June 10, 2010
(Written in Edmonton, while visiting my newest little grandson who was born June 3! Check out details at New grandson!)
I never really noticed before that the covenant marked by the rainbow, to never again flood the earth and destroy all flesh - was between God and EVERY LIVING CREATURE OF ALL FLESH that is on the earth."
So yes, man "ruled over" the living things (Gen 1:26), and named each creature (Gen 2:19); and after the flod, God gave all creatures to man as food (previously only the plants were given as food - Gen 9:13), which included the statement that "the fear... and terror of you will be in every beast... bird... everything that creeps... all the fish" (Gen 9:2). But clearly, all the creatures, not just man, were included in that covenant. So clearly they also have great value as living things in God's eyes.
And therefore mankind needs to respect them and care for them and live in harmony with them!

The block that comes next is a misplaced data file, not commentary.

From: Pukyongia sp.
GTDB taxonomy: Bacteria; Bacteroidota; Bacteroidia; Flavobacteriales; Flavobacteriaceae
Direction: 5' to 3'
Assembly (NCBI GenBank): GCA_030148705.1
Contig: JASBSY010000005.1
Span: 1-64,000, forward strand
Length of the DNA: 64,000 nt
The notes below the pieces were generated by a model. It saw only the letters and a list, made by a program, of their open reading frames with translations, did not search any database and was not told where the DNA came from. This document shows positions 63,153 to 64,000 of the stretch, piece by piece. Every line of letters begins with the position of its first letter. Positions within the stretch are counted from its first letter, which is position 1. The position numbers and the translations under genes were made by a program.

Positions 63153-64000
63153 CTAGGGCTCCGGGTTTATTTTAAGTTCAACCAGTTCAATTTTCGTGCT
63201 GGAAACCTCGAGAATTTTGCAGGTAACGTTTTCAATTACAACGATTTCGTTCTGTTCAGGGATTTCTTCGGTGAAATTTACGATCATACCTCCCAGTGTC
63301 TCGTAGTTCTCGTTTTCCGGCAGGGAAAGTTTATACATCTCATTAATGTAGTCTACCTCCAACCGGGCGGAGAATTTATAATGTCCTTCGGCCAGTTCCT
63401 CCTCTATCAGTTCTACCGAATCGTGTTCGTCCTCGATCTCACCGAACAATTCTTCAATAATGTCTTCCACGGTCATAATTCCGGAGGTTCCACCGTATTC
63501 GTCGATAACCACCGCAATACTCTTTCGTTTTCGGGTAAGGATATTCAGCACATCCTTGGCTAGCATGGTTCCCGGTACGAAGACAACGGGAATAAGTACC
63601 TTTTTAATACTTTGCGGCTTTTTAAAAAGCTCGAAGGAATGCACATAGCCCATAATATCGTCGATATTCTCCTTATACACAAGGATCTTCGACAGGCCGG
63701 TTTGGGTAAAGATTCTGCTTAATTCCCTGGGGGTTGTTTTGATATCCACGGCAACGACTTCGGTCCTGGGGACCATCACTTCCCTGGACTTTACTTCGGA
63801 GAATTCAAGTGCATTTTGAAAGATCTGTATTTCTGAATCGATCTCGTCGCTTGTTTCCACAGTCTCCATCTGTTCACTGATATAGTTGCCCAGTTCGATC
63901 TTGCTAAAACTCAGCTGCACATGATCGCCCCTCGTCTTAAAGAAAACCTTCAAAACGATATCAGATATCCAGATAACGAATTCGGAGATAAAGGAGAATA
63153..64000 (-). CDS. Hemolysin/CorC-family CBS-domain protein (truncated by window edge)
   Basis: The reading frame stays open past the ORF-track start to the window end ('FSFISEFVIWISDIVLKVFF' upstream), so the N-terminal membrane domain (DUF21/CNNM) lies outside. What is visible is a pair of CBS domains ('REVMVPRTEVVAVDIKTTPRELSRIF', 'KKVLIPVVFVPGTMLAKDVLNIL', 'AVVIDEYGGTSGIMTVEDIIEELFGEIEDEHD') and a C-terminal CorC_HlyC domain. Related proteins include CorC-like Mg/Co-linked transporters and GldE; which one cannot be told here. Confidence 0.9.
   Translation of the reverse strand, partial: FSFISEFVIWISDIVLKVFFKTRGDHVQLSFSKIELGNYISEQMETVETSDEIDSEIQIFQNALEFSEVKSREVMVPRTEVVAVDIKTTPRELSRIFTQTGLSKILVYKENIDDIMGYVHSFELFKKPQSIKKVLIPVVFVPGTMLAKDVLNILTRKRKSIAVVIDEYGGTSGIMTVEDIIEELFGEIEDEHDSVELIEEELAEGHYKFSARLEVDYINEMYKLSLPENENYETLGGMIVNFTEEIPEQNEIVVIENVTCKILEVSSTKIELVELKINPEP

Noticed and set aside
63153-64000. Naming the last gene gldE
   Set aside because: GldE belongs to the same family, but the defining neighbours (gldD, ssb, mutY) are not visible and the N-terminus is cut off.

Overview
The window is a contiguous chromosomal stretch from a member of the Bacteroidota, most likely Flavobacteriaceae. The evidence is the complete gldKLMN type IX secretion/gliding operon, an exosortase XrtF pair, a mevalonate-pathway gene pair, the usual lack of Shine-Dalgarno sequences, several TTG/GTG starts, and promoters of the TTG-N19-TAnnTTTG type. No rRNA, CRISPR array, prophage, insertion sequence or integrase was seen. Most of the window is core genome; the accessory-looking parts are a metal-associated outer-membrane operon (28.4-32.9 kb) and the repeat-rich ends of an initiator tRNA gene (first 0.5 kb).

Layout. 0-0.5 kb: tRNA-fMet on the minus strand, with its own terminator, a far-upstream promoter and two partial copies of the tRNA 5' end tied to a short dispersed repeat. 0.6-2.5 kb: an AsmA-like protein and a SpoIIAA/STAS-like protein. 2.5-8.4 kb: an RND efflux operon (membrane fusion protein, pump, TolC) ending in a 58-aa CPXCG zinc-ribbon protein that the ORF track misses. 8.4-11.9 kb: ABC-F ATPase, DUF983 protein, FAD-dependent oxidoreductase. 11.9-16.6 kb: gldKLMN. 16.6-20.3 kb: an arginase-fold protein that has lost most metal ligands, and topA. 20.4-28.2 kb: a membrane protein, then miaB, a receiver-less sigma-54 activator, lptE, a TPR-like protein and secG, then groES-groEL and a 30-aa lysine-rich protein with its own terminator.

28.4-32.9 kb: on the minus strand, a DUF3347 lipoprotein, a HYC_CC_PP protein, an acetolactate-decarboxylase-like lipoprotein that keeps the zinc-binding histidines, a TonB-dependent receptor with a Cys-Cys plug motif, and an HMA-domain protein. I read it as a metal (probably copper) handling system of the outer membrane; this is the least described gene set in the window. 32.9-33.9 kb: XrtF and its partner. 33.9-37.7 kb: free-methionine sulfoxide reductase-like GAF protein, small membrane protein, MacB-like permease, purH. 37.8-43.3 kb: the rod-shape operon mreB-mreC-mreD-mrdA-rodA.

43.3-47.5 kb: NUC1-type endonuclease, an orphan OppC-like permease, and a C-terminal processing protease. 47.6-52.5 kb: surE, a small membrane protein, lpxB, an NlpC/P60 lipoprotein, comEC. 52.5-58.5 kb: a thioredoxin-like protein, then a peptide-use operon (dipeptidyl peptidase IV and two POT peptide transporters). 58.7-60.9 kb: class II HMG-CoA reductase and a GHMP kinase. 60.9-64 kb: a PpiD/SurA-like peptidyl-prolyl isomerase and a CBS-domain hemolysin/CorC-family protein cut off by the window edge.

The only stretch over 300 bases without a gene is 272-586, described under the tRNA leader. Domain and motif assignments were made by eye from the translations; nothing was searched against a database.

(Likewise, with the plants of the ground, which man was to cultivate. Hmmm... man was called to "subdue" and "fill the earth" (Gen 1:28). The earth, then, must have been in a wild/ wilderness state at the start. God Himself planted the garden - after the "creation." Not something I ever heard discussed much! I think I always assumed (perhaps was taught? memories of those childhood "Bible story books" ...) that the garden was maybe part of the initial creation - or if not, that perhaps it was similarly "spoken into existence" ... but the word says it was PLANTED by God Himself. Intentionally, carefully, lovingly, for the enjoyment and care of His newly created (or rather, formed-by-the-hand-and-breath-of-God) children! Oh, and what about the ground being cursed in Gen 3:17? If the garden was as perfect as the Bible story books picture it, why was man called to "subdue" it - or was the garden only meant as a starting place - that man could go out of and expand it by cultivating the land beyond it - and return from time to time to eat from the tree of life...? Interesting... so many things we glibly quote and accept, without really wondering what they really mean...)